STAFF NEWS & ANALYSIS
The Fiction That is Kenya
By Staff News & Analysis - April 09, 2013

Kenya's new president Will the new centre hold? … Uhuru Kenyatta comes to power on a wave of cautious optimism. But he must tackle a host of national shortcomings if he is to make a success of his new job … Uhuru Kenyatta, one of the richest men in the country, will be inaugurated on April 9th into the same office that his father Jomo held from 1964 until his death 14 years later. The loser and departing prime minister, Raila Odinga, won plaudits for accepting the court's ruling, despite the "dismay" he expressed at the elections' conduct. Though many of the 43% who voted for Mr Odinga feel aggrieved, most Kenyans have heaved a collective sigh of relief that the wide-scale violence and chaos that ruined the last election, in 2007, have mercifully been avoided. Yet the country remains badly split, largely along ethnic lines. – Economist

Dominant Social Theme: Kenya has had free elections. Now is its time to shine.

Free-Market Analysis: The Economist magazine's reporting is often fantastical. It treats countries as if they were people and politicians as if they were important. This "analysis" of Kenya's elections is a good example.

There is no reason for Kenya to exist. It is a conglomeration of tribes that meet in Nairobi and attempt to divvy up whatever industrial spoils are available. The British built Kenya, though the reason isn't especially clear. That goes for the rest of Africa.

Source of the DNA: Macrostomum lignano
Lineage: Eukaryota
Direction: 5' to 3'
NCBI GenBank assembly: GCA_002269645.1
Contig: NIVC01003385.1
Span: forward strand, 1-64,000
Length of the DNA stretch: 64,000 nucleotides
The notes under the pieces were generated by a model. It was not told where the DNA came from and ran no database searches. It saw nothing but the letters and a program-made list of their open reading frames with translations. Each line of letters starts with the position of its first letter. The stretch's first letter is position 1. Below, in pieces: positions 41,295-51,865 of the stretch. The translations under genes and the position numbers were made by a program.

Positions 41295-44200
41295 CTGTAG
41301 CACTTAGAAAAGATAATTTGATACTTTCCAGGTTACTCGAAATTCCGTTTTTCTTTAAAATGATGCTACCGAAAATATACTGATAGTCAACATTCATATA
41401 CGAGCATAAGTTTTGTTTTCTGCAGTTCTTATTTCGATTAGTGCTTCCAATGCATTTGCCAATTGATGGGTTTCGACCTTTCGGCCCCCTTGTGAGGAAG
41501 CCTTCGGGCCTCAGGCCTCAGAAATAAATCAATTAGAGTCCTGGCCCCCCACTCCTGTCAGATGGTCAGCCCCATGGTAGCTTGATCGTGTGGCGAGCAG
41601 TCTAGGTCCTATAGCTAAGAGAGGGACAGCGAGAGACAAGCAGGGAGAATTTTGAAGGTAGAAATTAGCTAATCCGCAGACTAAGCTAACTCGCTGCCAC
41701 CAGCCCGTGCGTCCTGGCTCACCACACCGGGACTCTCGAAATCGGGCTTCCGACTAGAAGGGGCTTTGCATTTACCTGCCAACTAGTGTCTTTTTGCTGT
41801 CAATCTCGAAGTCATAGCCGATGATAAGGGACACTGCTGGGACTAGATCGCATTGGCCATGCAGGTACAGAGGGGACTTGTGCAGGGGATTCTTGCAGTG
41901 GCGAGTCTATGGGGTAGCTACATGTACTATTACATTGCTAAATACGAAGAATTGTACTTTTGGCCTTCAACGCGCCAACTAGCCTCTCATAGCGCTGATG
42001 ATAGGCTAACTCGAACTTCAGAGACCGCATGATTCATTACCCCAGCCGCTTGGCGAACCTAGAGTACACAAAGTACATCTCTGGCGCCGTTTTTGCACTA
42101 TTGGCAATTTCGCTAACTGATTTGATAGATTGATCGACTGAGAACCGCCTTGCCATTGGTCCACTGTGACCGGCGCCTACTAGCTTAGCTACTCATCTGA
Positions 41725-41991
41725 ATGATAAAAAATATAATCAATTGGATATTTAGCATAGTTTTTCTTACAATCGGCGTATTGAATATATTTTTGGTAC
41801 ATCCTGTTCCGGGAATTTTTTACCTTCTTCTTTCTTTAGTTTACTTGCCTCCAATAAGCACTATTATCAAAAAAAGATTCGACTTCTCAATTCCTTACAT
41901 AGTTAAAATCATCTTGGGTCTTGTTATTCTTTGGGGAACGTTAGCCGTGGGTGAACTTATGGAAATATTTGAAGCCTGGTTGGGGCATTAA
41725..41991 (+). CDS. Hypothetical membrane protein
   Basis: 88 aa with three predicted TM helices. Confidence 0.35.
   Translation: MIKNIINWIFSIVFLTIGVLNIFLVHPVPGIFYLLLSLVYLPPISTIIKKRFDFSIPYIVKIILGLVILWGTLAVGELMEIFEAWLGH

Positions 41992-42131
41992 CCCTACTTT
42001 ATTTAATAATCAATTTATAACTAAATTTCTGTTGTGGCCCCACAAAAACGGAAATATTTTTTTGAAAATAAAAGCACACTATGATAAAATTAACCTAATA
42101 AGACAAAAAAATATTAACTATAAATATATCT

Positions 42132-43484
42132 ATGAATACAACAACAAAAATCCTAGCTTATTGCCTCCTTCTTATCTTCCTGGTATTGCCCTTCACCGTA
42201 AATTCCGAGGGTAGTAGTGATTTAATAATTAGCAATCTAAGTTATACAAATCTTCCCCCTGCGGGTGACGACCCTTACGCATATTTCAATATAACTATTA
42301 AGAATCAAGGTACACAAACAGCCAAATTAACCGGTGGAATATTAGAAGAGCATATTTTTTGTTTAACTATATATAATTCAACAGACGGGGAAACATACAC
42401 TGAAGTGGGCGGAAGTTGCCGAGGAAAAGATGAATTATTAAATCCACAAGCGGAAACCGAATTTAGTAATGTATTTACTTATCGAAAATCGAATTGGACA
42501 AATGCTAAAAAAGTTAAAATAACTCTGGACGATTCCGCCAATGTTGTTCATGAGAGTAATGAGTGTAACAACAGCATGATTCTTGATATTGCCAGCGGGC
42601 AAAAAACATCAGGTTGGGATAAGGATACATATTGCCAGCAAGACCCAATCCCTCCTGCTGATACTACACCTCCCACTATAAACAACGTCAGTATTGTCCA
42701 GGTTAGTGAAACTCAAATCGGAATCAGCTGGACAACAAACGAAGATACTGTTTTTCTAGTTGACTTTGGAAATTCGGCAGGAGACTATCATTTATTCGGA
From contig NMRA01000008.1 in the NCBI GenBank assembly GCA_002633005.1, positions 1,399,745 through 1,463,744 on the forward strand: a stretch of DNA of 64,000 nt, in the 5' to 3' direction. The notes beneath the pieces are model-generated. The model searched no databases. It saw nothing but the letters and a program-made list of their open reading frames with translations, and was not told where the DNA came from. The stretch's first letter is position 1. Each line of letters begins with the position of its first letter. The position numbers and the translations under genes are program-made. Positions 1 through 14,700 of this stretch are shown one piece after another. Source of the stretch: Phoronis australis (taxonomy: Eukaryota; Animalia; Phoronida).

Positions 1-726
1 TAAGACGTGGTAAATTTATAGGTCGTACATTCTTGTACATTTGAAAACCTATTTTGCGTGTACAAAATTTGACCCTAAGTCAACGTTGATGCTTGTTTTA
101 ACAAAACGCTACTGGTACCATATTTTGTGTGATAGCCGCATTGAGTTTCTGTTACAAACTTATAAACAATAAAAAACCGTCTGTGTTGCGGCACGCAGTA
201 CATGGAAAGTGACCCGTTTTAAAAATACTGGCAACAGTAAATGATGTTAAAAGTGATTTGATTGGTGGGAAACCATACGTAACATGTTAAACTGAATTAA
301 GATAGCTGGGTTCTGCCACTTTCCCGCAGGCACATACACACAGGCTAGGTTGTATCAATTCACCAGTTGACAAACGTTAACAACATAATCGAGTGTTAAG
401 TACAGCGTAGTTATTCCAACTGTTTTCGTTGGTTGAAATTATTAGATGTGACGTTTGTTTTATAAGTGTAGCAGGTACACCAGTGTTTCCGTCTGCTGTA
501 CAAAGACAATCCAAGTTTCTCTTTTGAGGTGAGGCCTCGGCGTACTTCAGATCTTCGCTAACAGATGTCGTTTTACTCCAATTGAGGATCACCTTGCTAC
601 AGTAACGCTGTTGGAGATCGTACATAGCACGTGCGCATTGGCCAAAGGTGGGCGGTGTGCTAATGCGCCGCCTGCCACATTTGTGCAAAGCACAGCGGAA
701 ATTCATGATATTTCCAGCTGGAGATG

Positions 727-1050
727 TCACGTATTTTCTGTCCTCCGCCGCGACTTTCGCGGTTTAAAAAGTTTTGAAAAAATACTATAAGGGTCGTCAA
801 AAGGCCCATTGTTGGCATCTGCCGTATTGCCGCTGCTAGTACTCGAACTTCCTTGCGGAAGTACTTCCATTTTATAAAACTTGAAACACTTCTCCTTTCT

If the British were trying to create more prosperity they failed miserably. The broken tribespeople and fractured families wandering around the slums outside Nairobi like ghosts, living on two or three dollars a day are a ragged testimony to that.

The slums surrounding Nairobi are some of the most extensive in the world. Owned by the government, they encompass millions who huddle here without electricity, sanitation or running water. Latrines are cleaned by hand. The big ambition is to get a job in Nairobi but there are no jobs in Nairobi.

Emaciated Kenyan men in shiny suits – their only suits – wander up and down the broad, cracked avenues of Nairobi talking animatedly on cell phones about God knows what … deals that never take place or imaginary business schemes that might yield them a meal or two.

It is an utterly ruined society, and the British ruined it when they crammed 50 tribes into one nation and attempted to create a "demos" out of an agrarian and hunter-gatherer patchwork. This is the society that The Economist is chirpily describing in its current edition. Here's more:

The stock exchange in Nairobi, the capital, responded bullishly to the judges' verdict, with its strongest one-day rally in five years when trading recommenced on April 2nd. The Kenyan shilling reached its highest point for six months against the dollar. In the city's glittering towers that have shot up in the past decade or so, traders spoke of Kenya reaching an "inflection point" presaging a drop in political risk. Foreign investors are expected to pile in. In the past, says Aly-Khan Satchu, a local financial pundit, it was political risk that held back the economy.

Business leaders, many of whom hail from Mr Kenyatta's Kikuyu tribe, the country's biggest and richest, see him as one of their own. His first two appointments after the judges' ruling were to inspect a port-development scheme worth $5 billion near the island of Lamu, at the northern end of Kenya's coast, and to meet the country's association of manufacturers.